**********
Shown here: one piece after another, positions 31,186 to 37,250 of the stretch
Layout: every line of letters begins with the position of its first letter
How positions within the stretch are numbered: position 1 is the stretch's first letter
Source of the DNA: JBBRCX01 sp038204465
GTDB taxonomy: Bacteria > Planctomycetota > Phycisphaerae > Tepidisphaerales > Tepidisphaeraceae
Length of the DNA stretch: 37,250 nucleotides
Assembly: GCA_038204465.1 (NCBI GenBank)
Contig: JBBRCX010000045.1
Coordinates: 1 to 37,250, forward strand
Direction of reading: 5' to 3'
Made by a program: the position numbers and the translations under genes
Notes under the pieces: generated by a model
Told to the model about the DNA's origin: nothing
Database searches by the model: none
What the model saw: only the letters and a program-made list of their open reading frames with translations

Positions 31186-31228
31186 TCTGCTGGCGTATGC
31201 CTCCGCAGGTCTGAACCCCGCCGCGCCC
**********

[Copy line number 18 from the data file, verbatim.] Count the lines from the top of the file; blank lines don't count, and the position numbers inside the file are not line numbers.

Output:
31201 CTCCGCAGGTCTGAACCCCGCCGCGCCC